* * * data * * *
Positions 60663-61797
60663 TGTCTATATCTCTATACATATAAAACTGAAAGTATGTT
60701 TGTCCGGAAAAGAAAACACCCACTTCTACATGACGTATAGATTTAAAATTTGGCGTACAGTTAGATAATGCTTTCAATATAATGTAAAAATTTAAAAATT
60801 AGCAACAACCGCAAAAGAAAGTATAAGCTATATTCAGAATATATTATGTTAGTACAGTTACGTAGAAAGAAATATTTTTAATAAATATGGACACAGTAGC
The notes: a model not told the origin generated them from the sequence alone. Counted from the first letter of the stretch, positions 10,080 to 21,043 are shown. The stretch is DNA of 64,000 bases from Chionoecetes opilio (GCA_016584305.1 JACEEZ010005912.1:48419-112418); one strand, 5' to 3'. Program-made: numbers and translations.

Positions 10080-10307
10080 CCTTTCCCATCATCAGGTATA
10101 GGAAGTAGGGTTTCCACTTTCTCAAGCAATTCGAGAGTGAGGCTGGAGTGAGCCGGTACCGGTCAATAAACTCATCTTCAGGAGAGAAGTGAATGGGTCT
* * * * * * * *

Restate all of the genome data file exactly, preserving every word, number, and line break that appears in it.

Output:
Positions 60663-61797
60663 TGTCTATATCTCTATACATATAAAACTGAAAGTATGTT
60701 TGTCCGGAAAAGAAAACACCCACTTCTACATGACGTATAGATTTAAAATTTGGCGTACAGTTAGATAATGCTTTCAATATAATGTAAAAATTTAAAAATT
60801 AGCAACAACCGCAAAAGAAAGTATAAGCTATATTCAGAATATATTATGTTAGTACAGTTACGTAGAAAGAAATATTTTTAATAAATATGGACACAGTAGC
The notes: a model not told the origin generated them from the sequence alone. Counted from the first letter of the stretch, positions 10,080 to 21,043 are shown. The stretch is DNA of 64,000 bases from Chionoecetes opilio (GCA_016584305.1 JACEEZ010005912.1:48419-112418); one strand, 5' to 3'. Program-made: numbers and translations.

Positions 10080-10307
10080 CCTTTCCCATCATCAGGTATA
10101 GGAAGTAGGGTTTCCACTTTCTCAAGCAATTCGAGAGTGAGGCTGGAGTGAGCCGGTACCGGTCAATAAACTCATCTTCAGGAGAGAAGTGAATGGGTCT